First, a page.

It is still raining every hour and the floors of our tents are very wet.1 Our camp has become very muddy, which, with constant rain and the braying of mules day and night, makes it a very gloomy time.
1 We had not yet learned how to take care of our health, for in place of raising our tents from the ground and building our bunks about eighteen inches high, as we did in later camps, we just laid down our rubber ponchos on the bare ground, covered this with a blanket, then lay down with another blanket for a cover. Our bedding thus was often damp, and it is no wonder that so many of the boys became subject to fevers and rheumatism. — A. G. D.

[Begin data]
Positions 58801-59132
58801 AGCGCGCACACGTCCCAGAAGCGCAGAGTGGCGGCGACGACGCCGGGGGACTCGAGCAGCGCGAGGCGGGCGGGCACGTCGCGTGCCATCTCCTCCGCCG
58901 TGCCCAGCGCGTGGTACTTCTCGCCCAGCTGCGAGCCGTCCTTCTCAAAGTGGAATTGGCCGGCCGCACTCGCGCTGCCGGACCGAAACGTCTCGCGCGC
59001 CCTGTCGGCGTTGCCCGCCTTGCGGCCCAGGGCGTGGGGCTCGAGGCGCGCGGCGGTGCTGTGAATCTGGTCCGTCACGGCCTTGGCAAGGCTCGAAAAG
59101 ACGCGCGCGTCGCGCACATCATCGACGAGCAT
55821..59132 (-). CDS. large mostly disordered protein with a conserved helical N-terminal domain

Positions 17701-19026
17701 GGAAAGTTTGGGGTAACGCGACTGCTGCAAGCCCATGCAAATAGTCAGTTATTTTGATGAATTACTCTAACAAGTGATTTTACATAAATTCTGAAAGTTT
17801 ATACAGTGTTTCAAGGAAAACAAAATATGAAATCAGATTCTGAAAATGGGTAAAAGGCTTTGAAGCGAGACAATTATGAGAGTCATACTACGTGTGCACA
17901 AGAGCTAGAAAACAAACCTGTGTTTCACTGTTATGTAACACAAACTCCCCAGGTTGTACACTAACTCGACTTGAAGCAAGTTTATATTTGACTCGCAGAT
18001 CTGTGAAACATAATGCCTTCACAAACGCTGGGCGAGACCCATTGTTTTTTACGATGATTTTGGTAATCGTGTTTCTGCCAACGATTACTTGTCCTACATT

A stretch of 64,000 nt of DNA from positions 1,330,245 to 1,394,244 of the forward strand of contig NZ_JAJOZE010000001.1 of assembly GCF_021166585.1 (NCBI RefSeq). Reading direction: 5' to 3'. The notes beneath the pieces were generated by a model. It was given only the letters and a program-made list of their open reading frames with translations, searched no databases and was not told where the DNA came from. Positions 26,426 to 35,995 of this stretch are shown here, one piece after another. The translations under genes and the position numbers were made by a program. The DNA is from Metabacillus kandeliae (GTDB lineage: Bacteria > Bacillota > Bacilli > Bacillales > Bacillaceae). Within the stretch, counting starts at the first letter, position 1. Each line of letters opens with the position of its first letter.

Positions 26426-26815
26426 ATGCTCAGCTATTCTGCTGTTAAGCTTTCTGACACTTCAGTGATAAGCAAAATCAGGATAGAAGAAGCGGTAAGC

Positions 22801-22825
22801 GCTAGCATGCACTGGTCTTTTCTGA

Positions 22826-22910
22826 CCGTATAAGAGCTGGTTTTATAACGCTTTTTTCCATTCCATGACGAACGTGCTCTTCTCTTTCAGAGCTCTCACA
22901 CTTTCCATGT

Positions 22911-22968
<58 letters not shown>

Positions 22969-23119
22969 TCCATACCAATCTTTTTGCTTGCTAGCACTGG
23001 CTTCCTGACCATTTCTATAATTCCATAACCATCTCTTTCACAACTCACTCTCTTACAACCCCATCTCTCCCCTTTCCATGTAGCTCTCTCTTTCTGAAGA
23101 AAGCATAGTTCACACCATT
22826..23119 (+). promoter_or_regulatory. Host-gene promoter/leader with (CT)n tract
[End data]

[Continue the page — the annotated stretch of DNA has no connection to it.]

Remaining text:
Source: Alexander G. Downing, Edited by Olynthus B., Clark, Downing’s Civil War Diary, p. 44